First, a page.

Wednesday, April 1, 2009

Best Actor Of The Silent Era: Charles Chaplin (Part One: "And The Nominees Are ...")

Decades after the demise of silent movies, one star from that era remains instantly recognizable: Charles Chaplin. And when it came time to choose the best actor of the Silent Era, I didn't hesitate. I'm a Chaplin man, through and through.

My feelings on this matter, however, are not universally shared, nor should they be, this being a democracy of aesthetic preferences rather than a tyranny of objective certainties. But I think I can explain my choice in a way that will at least show it's an informed one.

First, let's run through the nominees one by one.

Arguably, Emil Jannings was the most respected dramatic actor of the Silent Era and in fact, he won the very first Oscar for his performances in The Last Command and The Way Of All Flesh (early Oscars were awarded for a body of work in a given year rather than for a specific performance).

But you don't hear much about Jannings anymore—and not just because he returned to Hitler's Germany in the early 1930s and became an ardent Nazi. As I have written before, silent movies didn't lend themselves to straight drama and watching Jannings work now is, in my opinion, strictly for film students.

Another fine dramatic actor was John Barrymore, a handsome matinee idol known as "The Great Profile." Still, to my mind, his best performances (until alcoholism destroyed his career) came during the early days of the sound era.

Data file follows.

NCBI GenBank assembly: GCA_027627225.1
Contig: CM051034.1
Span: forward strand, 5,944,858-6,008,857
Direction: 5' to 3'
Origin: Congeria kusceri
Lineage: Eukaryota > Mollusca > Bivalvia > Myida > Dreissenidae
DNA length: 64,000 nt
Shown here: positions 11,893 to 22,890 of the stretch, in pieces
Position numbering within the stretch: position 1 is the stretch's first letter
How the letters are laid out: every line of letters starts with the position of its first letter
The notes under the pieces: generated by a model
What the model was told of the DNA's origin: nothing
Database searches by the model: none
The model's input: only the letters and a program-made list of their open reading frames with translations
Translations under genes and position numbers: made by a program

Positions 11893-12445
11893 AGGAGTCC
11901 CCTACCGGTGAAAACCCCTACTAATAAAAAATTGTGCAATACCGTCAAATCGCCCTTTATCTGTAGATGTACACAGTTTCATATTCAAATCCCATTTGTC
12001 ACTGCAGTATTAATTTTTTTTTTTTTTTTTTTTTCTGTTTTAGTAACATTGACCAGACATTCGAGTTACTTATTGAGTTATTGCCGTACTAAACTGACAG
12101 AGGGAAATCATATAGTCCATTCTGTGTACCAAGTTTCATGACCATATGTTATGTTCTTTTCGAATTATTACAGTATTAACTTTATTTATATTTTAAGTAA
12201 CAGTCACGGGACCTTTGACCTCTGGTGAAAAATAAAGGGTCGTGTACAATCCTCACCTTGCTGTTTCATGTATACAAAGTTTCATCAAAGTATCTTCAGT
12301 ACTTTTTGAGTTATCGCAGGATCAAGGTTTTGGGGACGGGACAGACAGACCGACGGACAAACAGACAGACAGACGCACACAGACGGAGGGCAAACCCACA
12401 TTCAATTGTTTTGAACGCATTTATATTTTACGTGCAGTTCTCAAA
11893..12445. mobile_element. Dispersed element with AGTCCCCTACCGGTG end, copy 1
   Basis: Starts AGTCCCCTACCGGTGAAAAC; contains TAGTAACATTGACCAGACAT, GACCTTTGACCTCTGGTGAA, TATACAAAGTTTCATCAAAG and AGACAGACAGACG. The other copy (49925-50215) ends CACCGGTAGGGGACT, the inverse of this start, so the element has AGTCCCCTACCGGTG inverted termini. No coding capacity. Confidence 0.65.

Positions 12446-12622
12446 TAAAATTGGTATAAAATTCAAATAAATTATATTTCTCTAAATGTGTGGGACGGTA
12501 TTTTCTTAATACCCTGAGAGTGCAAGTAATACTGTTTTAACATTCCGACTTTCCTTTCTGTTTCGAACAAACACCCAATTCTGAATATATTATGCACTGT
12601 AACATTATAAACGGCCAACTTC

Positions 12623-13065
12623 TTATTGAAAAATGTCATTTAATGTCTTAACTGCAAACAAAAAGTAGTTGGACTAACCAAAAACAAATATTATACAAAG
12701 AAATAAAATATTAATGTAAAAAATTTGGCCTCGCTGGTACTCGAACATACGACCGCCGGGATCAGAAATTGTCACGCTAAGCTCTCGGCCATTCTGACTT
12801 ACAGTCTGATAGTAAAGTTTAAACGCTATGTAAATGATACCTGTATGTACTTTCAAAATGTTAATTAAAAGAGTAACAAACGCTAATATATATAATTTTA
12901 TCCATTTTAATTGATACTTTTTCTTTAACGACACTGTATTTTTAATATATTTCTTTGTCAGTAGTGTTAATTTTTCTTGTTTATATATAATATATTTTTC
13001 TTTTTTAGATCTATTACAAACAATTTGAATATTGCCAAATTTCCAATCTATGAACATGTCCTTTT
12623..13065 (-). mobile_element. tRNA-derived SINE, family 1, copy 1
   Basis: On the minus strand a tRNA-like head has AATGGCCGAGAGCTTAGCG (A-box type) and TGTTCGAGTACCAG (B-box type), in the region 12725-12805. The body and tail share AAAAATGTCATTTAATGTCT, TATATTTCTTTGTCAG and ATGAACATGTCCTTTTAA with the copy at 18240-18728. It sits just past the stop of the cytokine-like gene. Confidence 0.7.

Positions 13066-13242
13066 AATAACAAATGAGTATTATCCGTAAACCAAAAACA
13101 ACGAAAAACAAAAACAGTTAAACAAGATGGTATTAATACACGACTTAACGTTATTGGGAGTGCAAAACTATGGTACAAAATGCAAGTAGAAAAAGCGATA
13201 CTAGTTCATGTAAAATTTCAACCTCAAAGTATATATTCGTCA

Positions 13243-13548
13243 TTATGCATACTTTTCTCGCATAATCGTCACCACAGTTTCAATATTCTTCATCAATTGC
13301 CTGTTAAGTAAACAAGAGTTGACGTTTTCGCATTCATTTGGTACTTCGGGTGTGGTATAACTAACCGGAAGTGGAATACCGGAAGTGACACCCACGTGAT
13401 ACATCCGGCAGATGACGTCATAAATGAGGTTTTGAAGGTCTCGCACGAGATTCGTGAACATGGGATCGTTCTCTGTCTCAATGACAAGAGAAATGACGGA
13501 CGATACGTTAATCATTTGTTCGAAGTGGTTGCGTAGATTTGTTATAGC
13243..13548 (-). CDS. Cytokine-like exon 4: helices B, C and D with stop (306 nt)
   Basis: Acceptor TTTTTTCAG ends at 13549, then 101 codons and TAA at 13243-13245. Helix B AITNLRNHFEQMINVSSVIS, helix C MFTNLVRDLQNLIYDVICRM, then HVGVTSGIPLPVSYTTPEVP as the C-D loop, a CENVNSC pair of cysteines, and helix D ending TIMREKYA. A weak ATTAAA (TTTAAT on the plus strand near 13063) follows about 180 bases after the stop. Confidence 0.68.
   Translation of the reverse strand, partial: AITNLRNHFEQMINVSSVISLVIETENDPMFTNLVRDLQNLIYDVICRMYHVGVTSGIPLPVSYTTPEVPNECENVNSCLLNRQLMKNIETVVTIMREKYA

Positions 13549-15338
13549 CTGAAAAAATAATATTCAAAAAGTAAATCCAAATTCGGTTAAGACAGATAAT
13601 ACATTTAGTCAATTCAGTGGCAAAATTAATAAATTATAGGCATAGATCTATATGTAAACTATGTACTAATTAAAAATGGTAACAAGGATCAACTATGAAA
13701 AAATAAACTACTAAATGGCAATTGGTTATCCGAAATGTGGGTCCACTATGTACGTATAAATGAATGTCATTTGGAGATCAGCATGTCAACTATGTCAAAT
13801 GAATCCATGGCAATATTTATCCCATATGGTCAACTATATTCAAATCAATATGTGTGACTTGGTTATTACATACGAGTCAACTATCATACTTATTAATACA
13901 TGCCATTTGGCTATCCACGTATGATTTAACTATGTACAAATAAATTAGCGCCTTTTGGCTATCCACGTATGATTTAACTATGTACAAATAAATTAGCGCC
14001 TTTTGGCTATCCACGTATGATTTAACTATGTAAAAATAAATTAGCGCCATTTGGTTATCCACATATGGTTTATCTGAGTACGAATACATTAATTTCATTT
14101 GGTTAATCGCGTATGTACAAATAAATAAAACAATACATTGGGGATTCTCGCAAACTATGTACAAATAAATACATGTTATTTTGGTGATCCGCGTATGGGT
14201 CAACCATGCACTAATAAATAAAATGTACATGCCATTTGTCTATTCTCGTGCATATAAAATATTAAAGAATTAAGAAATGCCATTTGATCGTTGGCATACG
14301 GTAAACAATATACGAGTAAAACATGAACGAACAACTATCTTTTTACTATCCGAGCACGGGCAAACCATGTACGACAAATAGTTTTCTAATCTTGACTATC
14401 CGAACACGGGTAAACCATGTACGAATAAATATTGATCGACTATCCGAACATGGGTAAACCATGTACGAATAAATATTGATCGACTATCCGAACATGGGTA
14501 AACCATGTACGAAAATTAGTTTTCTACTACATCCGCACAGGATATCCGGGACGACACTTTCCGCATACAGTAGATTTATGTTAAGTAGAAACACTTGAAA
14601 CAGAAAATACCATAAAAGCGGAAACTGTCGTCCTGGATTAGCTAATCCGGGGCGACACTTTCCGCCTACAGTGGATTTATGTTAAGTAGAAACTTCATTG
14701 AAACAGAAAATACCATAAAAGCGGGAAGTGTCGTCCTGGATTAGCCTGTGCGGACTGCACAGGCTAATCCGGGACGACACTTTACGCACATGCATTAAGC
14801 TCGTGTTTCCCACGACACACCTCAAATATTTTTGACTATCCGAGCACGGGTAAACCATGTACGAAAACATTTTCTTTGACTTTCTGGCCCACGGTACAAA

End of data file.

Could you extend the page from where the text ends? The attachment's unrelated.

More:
Then there's Rudolph Valentino, the male pin-up star of the Silent Era. He made thirty-eight movies, The Sheik being the best known. Frankly, though, Valentino was more of an icon than an actor—pleasing eye candy if that's your idea of a good time—and his appeal lies more in the idea the name evokes than in any actual performance.

Equally famous in his day was Douglas Fairbanks. He was in some fine movies, co-founded United Artists and was awarded an honorary Oscar in 1940. But fairly or unfairly, I think of Fairbanks primarily as the Silent Era's greatest stunt man and swashbuckler than its greatest actor.

The strongest choice for best actor of the Silent Era not named Buster Keaton or Charlie Chaplin would be Lon Chaney, forever known, thanks to his brilliant makeup jobs and varied characterizations, as "The Man of a Thousand Faces." The title roles he played in the silent versions of The Hunchback Of Notre Dame and The Phantom Of The Opera are among the most indelible in the history of motion pictures.

Nevertheless, as great as Chaney was, there are only two real possible choices for title of Best Actor of the Silent Era: Charles Chaplin or Buster Keaton.

Next up, Part Two: "Chaplin Or Keaton: The Never-ending Argument"


kenny8blog said...

Hi M.M. like your angle on silents.Buster great but not so multi dimensional as Chaplin.So,Chas gets my vote,Ken

Mythical Monkey said...

Thanks for the support. I think a lot of others prefer Keaton these days. But after recently re-watching The Kid, The Gold Rush and The Circus on the one hand, and The General, Sherlock Jr., Our Hospitality and The Navigator on the other, I stand by my choice of Chaplin.

Tomorrow I'll have Part Two of this essay up. It runs nearly a thousand words (okay, so I went a little nuts).

Entertainment Blog said...

Two thumbs up!